The state is moving to impose a one-year moratorium to prevent Verizon New Jersey from replacing traditional copper landline phone service with new wireless alternatives.
The legislation (A-2459) stems from what happened after Hurricane Sandy, when some customers who lost their landline phone service were told by the telecom giant, its would be replaced by a wireless alternative called Voice Link.
The new service, however, cannot handle many basic data applications, including processing faxes, allowing credit card transactions, and handling alarm company services, according to critics of the system.
“There are still too many unanswered question and too many scary scenarios to force this change on residents without looking at the potential impact,’’ said Assemblyman Daniel Benson (D-Mercer), the sponsor of the bill, which cleared the Assembly Telecommunications and Utilities Committee yesterday.
Verizon executives strongly opposed the measure, saying its offering of the service is similar to what many other companies are now suggesting to consumers, who would not be affected by the legislation. AT&T also opposed the bill.
The dispute demonstrates the rapid changes occurring in the telecom industry, where many consumers are abandoning their traditional phone service for wireless and Internet-based alternatives. According to Verizon, 39 percent of households nationwide only have wireless phones, having abandoned conventional landlines.
But senior citizens and low-income households who cannot afford to move to alternative services should not be left behind by abandoning the state’s requirement that the utility provide basic phone service, critics said. Verizon’s basic service, which provides a dial tone and unlimited local calls is the least expensive in the nation.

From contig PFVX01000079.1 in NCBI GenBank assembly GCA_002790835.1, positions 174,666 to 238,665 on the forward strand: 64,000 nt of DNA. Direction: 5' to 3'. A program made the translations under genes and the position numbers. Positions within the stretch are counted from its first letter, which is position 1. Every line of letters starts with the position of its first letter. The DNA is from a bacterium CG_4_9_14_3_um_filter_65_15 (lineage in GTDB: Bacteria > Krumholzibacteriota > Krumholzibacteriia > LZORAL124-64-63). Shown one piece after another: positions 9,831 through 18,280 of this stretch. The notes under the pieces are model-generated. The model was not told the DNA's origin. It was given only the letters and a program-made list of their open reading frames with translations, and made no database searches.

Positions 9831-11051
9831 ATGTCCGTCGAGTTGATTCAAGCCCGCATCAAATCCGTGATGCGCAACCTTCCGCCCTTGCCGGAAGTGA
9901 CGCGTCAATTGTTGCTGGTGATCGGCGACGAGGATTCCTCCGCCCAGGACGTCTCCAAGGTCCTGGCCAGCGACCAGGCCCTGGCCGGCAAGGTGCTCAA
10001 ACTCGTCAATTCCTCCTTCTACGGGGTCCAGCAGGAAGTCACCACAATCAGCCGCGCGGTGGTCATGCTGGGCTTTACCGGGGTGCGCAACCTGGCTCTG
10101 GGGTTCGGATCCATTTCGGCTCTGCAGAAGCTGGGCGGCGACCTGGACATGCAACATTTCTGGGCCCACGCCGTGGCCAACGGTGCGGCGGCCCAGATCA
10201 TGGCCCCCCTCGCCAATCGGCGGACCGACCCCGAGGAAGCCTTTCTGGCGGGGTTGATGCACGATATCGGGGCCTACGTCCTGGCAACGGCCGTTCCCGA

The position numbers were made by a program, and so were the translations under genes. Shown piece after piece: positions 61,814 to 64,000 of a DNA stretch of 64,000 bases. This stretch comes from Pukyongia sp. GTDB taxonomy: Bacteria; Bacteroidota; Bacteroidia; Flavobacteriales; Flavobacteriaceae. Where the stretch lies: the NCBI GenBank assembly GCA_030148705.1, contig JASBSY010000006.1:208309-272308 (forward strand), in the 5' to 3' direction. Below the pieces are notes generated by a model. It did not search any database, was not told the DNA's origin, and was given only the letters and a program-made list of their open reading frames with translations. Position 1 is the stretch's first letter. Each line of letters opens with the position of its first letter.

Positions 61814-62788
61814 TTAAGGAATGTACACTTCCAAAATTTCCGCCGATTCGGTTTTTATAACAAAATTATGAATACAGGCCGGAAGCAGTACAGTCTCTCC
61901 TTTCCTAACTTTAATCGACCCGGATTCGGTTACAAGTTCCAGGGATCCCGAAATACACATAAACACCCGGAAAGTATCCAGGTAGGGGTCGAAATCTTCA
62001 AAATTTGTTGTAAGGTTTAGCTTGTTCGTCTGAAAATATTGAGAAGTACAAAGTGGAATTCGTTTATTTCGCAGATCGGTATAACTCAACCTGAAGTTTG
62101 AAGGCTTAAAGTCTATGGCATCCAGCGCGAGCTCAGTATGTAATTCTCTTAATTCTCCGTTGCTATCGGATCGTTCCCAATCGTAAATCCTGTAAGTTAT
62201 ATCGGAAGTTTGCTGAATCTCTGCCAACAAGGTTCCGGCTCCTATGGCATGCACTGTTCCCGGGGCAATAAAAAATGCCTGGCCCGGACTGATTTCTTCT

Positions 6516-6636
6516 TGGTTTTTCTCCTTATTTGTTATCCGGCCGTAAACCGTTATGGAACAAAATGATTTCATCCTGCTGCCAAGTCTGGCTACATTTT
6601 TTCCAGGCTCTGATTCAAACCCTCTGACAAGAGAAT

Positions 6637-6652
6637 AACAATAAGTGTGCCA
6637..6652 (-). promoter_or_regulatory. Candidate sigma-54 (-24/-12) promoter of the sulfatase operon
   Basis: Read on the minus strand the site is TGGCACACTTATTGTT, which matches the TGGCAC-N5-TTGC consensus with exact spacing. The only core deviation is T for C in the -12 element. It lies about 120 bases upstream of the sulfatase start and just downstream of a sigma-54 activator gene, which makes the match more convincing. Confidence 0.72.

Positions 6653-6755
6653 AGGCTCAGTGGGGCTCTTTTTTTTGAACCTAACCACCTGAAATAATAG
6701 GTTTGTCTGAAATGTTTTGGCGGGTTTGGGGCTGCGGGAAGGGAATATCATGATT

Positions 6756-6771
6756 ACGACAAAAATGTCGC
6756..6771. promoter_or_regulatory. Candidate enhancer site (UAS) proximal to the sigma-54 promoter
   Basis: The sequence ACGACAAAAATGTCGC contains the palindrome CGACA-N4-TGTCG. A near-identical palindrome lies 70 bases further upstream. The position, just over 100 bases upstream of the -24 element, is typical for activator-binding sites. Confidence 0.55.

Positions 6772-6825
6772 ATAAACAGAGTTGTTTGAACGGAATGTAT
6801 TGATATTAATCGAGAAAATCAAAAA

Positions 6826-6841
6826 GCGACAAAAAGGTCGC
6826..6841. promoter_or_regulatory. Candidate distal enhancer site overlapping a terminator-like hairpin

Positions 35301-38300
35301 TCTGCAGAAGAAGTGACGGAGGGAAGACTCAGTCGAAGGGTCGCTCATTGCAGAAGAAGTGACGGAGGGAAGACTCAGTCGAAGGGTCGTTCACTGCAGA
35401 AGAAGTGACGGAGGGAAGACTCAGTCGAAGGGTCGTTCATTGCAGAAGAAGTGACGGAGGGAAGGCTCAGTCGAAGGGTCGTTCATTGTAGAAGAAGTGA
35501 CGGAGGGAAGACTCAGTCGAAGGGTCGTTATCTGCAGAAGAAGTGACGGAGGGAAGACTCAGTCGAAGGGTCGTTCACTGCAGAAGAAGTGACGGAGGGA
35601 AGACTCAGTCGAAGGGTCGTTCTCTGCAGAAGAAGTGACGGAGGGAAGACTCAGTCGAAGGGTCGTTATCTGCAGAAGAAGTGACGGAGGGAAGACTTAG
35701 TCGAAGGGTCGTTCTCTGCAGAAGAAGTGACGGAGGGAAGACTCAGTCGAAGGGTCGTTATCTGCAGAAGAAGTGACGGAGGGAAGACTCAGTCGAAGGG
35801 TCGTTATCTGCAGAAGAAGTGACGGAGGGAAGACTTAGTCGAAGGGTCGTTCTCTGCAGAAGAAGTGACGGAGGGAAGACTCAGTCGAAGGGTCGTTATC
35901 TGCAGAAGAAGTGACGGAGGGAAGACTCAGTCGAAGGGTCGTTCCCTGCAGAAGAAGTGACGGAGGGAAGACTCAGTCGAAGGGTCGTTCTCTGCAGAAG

“The problem is this transition is happening without stakeholders talking to one another,’’ Benson said. His bill would direct the state Board of Public Utilities to conduct a study on the issue and makes recommendations back to the governor and the Legislature.
“A service outage shows just how vulnerable we are to technology,’’ said Assemblyman Upendra Chivukula, the chairman of the committee and former engineer for AT&T. “Rather than plow ahead with these wireless alternatives, let’s first hear from residents and public safety and figure out what the potential repercussions are.’’
Bob Master, political and legislative director for District One of the Communications Workers of America, said Verizon’s move to convert some areas to wireless is a move to get out of less profitable markets. His union members work for Verizon.
“They are interested in providing high-quality services where it is most profitable to them,’’ Master said, referring to the company’s FiOS system where customers bundle together Internet, telephone, and TV programming into one package. Those bundled offerings are 10 or more times expensive than the basic service used by more than 1 million customers in the state.
The amended bill does not affect Verizon’s efforts to extend its FiOS system.
In the past, Verizon said its Voice Link service was being offered to fewer than 100 customers in Mantoloking, which was among the communities hardest hit by Sandy. At the hearing, company executives acknowledged 1,800 customers around the state have chosen Voice Link as their preferred option for telephone service and said they are very happy with it.
“This legislation is not good public policy,’’ said Leecia Eve, a vice president of state government for Verizon. ”It is not good for our customers. It is not good for New Jersey.’’
Sara Bluhm, a vice president of the New Jersey Business and Industry Association, echoed her comments. “Looking at any time the state sets moratoriums that sets up red flags for the business community,’’ she said.
But Ev Liebman, associate director for AARP of New Jersey, disagreed. “We want to make sure such services are not priced beyond the means of our citizens,’’ she told the committee.